New ruling coalition in Estonia
In Estonia Jüri Ratas, up to now an opposition politician and the leader of the left-leaning Centre Party, has been confirmed as the new prime minister and has forged a coalition with the two junior partners in the previous coalition government. His predecessor Taavi Rõivas of the liberal Reform Party was toppled by a vote of no confidence. Estonia's press takes stock of the change of government.
Anomalies in Estonian politics
There are a number of anomalies in Estonian politics which the current change of government has highlighted, PR expert Ott Lumi points out in Eesti Päevaleht:
“Why isn't there a Russian party in Estonia? Why isn't there a liberal party in Estonia? Why isn't there a party with a leftist ideology? Why is the political leadership considered illegitimate? Why do personal relations play such a big role? These are the crucial 'why questions' in Estonian politics. You could say this is all nothing new. But it seems that all these questions will play a vital role in Estonian politics in the coming years. … We know that the Russian voters have backed the Centre Party led by Edgar Savissaar for the last twenty years. He has been a strategic gift in politics. What will happen [once he's gone]?”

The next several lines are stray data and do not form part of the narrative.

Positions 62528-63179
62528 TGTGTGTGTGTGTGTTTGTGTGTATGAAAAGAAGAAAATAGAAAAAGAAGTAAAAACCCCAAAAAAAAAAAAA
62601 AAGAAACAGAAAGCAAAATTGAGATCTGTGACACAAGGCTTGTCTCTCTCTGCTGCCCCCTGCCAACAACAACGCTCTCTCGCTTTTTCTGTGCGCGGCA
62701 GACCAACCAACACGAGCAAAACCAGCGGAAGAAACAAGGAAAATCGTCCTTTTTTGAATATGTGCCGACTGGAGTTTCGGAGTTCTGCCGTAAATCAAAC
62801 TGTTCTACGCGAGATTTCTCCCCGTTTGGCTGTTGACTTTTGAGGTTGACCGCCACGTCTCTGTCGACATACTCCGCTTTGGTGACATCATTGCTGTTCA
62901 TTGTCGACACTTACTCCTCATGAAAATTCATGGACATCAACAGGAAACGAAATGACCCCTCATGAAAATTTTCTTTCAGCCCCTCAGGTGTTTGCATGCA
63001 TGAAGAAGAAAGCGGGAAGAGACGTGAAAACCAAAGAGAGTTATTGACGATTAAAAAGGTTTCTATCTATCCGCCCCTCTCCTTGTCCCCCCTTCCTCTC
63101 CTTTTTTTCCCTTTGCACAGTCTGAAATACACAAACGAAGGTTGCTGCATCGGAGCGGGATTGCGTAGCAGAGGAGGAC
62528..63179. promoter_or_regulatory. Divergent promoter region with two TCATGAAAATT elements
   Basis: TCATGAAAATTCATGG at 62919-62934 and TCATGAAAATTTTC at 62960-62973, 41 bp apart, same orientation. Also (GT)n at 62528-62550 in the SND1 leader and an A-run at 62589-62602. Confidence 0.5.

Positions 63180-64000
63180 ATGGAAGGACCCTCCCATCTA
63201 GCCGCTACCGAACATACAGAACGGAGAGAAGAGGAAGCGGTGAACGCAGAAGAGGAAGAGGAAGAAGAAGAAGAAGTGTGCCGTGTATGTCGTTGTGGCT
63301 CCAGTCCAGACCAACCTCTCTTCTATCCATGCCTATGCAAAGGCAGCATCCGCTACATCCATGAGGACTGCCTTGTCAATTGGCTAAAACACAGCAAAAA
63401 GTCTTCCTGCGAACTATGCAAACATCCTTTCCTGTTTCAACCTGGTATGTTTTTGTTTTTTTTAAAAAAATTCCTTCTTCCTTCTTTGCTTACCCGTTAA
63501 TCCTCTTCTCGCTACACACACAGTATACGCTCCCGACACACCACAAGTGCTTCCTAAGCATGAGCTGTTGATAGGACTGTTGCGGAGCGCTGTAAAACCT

Will the coalition partners work as a team?
Estonia's new Prime Minister Jüri Ratas on Monday signed a coalition agreement with the junior partners of the former coalition government. Õhtuleht expects the new government to provide stability for the country:
“Already after the last elections the coalition talks went on for far too long and the ministers were reshuffled several times. We've had five foreign ministers in the past two years. That doesn't put our country's leadership in a good light. At the same time, of course, bearing in mind the major changes that await us according to the new coalition agreement, you can hardly expect things to remain calm. How willing are the three government parties to cooperate? Judging by the distribution of ministerial posts it's clear that the Centre Party was given no key ministries: the Social Democrats and Conservative People's Party kept the Foreign, Interior, Justice and Finance Ministries for themselves.”